Treat it like it’s your last shot at glory

McDowall will fire up his 30-some­things to re­peat his Ham­p­den hero­ics of 1987


IN the lex­i­con of Old Firm cliches there is one that ad­vises ev­ery player to savour the oc­ca­sion as if it will be his last.

The in­struc­tion may seem sim­ple common sense for some of the Rangers play­ers and to the man who will lead them on Sun­day, Kenny McDowall. It would be in­cred­i­ble if McDowall’s stint as care­taker man­ager ex­tended into next sea­son and more po­ten­tial meet­ings with Celtic.

By the time Rangers next take on their old en­emy it also could be too late for 36-year-old Lee McCul­loch, 35-yearold Kenny Miller, 32-year-old Jon Daly and even 31-year-old Kris Boyd.

No-one takes a mo­ment to stop and smell the flow­ers on Old Firm day. The hours, and cer­tainly the 90 min­utes of ac­tual play – maybe 120 or more if Sun­day’s one goes to ex­tra-time and penal­ties – pass in a fren­zied blur.

But this time the old heads in the Rangers ranks may find it im­pos­si­ble to re­sist the temp­ta­tion to pause and take it all in.

It is an idea McDowall will try to use to Rangers’ ad­van­tage by re­call­ing an in­spir­ing episode of a team-mate in the twi­light of his own ca­reer. Frank McGar­vey was one of his St Mir­ren team-mates in their mem­o­rable 1987 Scot­tish Cup fi­nal vic­tory over Dundee United.

Hav­ing been on the books at Liver­pool and Celtic McGar­vey, although still only 31 at the time, sus­pected his best days were be­hind him. In­stead, the ‘87 fi­nal un­folded as one of the great days of his sport­ing life.

Some­thing sim­i­lar could hap­pen for McCul­loch, Miller, Daly et al, or at least so McDowall will tell them. “They will prob­a­bly ap­pre­ci­ate it more be­ing at the age they are at,” he said. “I can re­mem­ber play­ing with Frank McGar­vey in ‘87. Never did he think he would ever win a cup again.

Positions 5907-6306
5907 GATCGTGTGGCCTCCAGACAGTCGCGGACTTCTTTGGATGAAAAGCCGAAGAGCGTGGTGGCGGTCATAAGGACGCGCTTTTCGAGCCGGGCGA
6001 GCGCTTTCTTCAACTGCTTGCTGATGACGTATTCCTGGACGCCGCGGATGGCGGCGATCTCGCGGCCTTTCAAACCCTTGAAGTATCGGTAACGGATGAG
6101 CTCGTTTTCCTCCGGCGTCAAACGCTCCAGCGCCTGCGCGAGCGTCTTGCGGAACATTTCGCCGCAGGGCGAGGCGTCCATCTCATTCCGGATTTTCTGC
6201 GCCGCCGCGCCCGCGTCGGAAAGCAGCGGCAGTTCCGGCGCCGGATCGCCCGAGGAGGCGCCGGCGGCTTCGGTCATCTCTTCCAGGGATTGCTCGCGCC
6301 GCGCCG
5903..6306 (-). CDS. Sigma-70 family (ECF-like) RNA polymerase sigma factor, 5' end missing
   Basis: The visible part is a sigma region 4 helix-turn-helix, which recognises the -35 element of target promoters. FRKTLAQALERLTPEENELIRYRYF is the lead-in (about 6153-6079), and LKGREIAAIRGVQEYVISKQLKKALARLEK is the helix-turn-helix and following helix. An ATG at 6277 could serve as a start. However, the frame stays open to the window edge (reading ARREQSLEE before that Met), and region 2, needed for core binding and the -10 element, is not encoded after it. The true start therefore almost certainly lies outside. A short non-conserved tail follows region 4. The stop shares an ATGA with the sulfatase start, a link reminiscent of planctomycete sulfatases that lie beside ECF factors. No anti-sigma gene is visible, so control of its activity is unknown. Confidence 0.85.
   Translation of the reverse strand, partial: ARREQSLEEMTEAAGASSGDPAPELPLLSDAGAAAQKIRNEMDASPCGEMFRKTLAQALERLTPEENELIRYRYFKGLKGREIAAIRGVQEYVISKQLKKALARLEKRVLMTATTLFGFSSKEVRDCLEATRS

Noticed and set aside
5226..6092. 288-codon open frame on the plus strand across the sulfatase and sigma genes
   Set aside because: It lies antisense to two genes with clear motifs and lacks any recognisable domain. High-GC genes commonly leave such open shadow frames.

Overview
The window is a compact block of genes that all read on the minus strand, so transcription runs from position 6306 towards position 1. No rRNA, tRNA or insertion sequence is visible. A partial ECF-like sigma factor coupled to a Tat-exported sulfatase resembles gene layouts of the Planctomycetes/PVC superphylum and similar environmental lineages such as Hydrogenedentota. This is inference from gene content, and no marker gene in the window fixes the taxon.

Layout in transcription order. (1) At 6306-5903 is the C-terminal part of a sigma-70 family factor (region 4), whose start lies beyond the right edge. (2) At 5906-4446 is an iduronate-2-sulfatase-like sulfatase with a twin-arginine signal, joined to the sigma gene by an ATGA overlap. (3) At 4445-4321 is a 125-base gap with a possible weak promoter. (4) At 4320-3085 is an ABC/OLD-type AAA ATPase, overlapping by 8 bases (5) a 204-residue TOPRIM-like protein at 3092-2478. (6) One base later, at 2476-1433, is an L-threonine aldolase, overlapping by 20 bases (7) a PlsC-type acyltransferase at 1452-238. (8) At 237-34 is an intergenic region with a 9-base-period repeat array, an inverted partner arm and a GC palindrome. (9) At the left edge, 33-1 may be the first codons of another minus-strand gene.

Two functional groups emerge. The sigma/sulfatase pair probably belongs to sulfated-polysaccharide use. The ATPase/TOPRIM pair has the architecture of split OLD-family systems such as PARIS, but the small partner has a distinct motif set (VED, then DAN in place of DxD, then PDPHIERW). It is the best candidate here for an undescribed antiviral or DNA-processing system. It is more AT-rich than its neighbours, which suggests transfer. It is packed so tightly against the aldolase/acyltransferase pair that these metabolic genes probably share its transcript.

“I will never for­get his words. He said to ev­ery one of us: ‘En­joy this mo­ment be­cause cup fi­nals don’t come ev­ery day. You think you al­ways have a chance, but they are few and far be­tween.’ He was so right. I am sure that Kenny, Lee McCul­loch, Jon Daly, the older guys, will ap­pre­ci­ate where they are in their ca­reers and that it could be their last chance to win a bit of sil­ver­ware in terms of cups.”

Cup fi­nals and semi-fi­nals can be ro­man­tic, or they can be un­for­giv­ing. McCul­loch, Miller and the rest may face their last hur­rah in Old Firm terms or their age and lack of pace may be ex­posed by Celtic team which is gen­er­ally younger and stronger.

“They are a very good side,” said McDowall, who sent a decade as a youth and re­serve team coach at Park­head be­fore mov­ing to Rangers in 2007. “We know that to win the tie we’re go­ing to have to play well and we’re go­ing to have to carry luck. I think you need all th­ese fac­tors. It’s the semi-fi­nal of a cup. That’s a tough game be­cause you are so close to get­ting to a big game, but you can be so far away. We are un­der no il­lu­sion, Celtic are a good team and we will need to play well to beat them.”

So what made him be­lieve Rangers could win? “Cup foot­ball is cup foot­ball. It’s a one-off game and so far we have done well against the Premier­ship teams in the cup com­pe­ti­tions. We’re look­ing for­ward to Sun­day’s game. Ob­vi­ously Celtic are big favourites for this one, it would be a great achieve­ment if we win.”

It had been a nor­mal week around Rangers, said McDowall, a remark al­ways li­able to pro­voke snig­gers given go­ings-on at that per­ma­nently ab­nor­mal club. He meant the train­ing ses­sions had been rou­tine. “As we get to­wards the end of the week we will do some tac­ti­cal stuff but the fit­ness stuff has just been nor­mal. We have done some TV stuff each day, just snip­pets, but we are just go­ing about our business and do­ing our train­ing.”

McDowall never played for Rangers or Celtic but in his first five sea­sons at Ibrox, as first-team coach un­der Wal­ter Smith and as­sis­tant man­ager un­der Ally McCoist, he be­came a sea­soned touch­line par­tic­i­pant in Old Firm dra­mas. At 51, he has been pushed out into the spot­light on his own for this one. Did he ex­pect to man­age any sleep on Satur­day night? A smile. “I have no idea how that will be . . .”

Pic­ture: SNS

SIT­TING PRETTY: Kenny McDowall, bot­tom row cen­tre, cel­e­brates Scot­tish Cup glory with St Mir­ren in 1987.

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